Was the joke on Ms. Jolie and Mr. Pitt or was the joke on us? I bet the latter. The movie should be categorized as a comedy.

Sunday, November 25, 2007

Personal and Ideological Hygiene

Tis the season to be wheezin' so I thought it might be helpful to talk personal hygiene. 40% of men regularly don't wash their hands after using public restrooms. That is just plain vile. For information about how to get out of public restrooms clean, read here. (It's more challenging that you'd think.)

It might also be a good time to discuss how disease and stupid ideas are spread because they happen the same way. A way to raise brand awareness is called "viral marketing". Good ideas can spread especially on the web where word-of-mouth is everything. Viral marketing assumes that "influencers" will pass along the idea. And they do, in a limited way (we bloggers like to think in a big way). But what causes more extensive spreading? Big groups of people who don't use personal hygiene:

Using mathematical models of social networks, Columbia Professor Duncan Watts looked at how behavior or information cascades among groups of people, or what we think of as "going viral." He found that the people we think of as "influencers" -- trusted folks with friends in many different social spheres -- don't really influence many people beyond their immediate community. Watts argues that a much more reliable way to spark trends is by going after a large group of easily-influenced people, even if they don't have as many friends.
So people, say the Hollywood elite, never wash their ideological hands. They swarm in like-minded groups and whatever disease that's going around--9/11 was inside job, soldiers are rapists, global warming will kill us all, etc.--gets spread to everyone. That's how three stupid anti-war movies can come out and make nary a penny. A mental-disease spread.

It is also how a big groups of people can cling to ridiculous ideas. The public has been stressed for some time now. They are disillusioned by the press and the government, and their trust in our leaders like the President, is hammered away at non-stop. The press gives the government almost super-natural power and the populace believes it. This fragile ecosystem is ripe for exploitation. All sorts of ideas fall in when rational thought is pushed out.

Thus, a poll revealing the majority of the U.S. believes a 9/11 conspiracy. It's insane. It's unfathomable, but I know far too many people who believe these theories. They look normal yet they carry a pernicious disease and spread it, mostly because they don't have the critical thinking foundation necessary to navigate this post-modern world.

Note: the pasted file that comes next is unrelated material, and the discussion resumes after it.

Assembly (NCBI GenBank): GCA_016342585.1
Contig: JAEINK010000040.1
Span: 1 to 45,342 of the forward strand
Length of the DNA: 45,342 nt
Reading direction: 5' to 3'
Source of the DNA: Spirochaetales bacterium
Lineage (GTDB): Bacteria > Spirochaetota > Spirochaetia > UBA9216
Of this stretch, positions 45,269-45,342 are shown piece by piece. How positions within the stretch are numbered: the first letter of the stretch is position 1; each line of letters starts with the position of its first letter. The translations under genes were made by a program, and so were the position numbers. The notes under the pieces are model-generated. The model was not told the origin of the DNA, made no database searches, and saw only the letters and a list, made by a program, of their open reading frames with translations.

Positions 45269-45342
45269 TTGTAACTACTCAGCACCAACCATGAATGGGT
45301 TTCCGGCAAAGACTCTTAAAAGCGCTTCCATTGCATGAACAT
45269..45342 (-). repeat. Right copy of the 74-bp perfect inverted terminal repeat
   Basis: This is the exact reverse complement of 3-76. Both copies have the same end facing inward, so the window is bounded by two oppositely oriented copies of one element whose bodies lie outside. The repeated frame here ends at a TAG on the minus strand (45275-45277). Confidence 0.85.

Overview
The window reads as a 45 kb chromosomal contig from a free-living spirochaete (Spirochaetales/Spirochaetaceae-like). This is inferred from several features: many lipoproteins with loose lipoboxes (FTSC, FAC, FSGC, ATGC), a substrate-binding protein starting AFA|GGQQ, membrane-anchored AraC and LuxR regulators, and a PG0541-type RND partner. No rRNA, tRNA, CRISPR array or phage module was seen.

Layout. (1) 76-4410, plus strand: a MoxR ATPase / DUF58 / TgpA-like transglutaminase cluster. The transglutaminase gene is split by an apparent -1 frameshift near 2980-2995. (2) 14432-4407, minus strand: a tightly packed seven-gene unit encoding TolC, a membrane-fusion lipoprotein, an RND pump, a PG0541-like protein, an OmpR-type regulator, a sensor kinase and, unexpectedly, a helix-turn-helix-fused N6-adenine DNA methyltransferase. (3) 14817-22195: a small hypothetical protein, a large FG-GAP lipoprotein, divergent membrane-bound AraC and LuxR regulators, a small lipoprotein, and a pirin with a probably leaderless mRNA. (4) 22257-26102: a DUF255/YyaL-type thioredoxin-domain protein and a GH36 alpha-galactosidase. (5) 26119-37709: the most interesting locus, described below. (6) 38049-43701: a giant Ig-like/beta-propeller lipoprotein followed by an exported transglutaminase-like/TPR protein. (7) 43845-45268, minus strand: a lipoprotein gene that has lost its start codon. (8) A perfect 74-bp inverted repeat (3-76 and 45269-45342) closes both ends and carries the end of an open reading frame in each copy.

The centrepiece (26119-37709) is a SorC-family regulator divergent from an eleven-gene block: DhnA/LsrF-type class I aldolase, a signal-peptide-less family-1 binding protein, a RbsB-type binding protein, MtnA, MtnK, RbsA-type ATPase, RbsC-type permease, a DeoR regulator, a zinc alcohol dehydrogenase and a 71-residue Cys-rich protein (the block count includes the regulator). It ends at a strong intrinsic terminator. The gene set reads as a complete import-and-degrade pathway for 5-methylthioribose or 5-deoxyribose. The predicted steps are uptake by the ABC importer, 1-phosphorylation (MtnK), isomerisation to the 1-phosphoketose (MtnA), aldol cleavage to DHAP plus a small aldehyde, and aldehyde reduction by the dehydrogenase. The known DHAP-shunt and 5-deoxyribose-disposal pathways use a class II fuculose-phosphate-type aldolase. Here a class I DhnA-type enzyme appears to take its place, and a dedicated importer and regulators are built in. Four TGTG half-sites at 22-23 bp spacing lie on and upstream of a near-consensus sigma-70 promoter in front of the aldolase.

And it is scary. You can try to rationalize it, as Ann Althouse does, but it's scary:
Oh, no. What is to become of our democracy if people are so foolish? Grasping for hope, I theorize that people don't actually go around thinking these things but being polled somehow lures them into agreeing with statements. I'm not saying the poll wasn't done according to professional standards. I'm just speculating that maybe when people hear a calm, professional-sounding voice state a proposition, perhaps something that they haven't really thought about, they fall into agreement. (And, yes, I know, it's pathetic that that's all I can come up with when I'm grasping for hope.)
The cure for the disease is prevention. Rational thoughts, like clean hands, help halt these diseases.

Cross-posted at John Hawkin's site
Right Wing News.

Saturday, November 24, 2007

Flu Drugs Give Children Neurological Problems

It's important to remember that the largest concentration of nerve fibers, outside the brain, is in the gut. You do have gut feelings.

Don't give your kids Flu drugs. Hygiene. Hygiene. Hygiene. Fluids, rest, good nutrition should be enough to help any kid manage the flu.

Today might be a good day to remind you about how to get out of a public bathroom clean.

Howard Out In Australia

And what is the jubilant USA Today headline? Australia Ousts Conservatives is the Google headline and when you get to the actual page, the paper itself is a bit more subdued: Australia ousts center-right coalition. Such restraint! How about Howard concedes or some such?

They might as well have written, "Ding-dong one of the witches is dead!" Remember how stomach-turning it was to watch Clinton and his minions dancing around to Don't Stop Thinking About Tomorrow like he was new prom king? Yeah, so do I. If a Dem wins in 08, I expect to feel like this. More here.

Don't expect any dignity from the press should a Democrat win in 2008. Not that they have much on a good day.

Friday, November 23, 2007

The Church Staggers: Treasure and The Heart

There are only two things in life: money and love. Right now, the church is hurting on both accounts. As previously discussed, the role of women in the church and what some perceive as the feminist neuterization of male and female roles which results in socialist jargon passing for sermons, empties seats.

It's all love, all the time in churches but what does love mean? Are there any expectations to demonstrate that love?

That brings us to the other immutable issue: money. Tithing has become an issue in the modern church. People are reading their bibles and rejecting the commonly accepted notion that tithing is required. The Wall Street Journal reports this phenomenon (worth reading the whole article):

The anti-tithing movement has found support in some unlikely places: theologically conservative divinity schools and church pulpits. At Southeastern Baptist Theological Seminary in Wake Forest, N.C., professor Andreas Kostenberger challenges tithing in classes on the New Testament. He teaches that if you add up all taxes paid by the ancient Israelites, they exceed 10%, and that in the New Testament there's no percentage rule. He says pastors perpetuate the 10% figure out of "pragmatism, tradition and ignorance, quite frankly."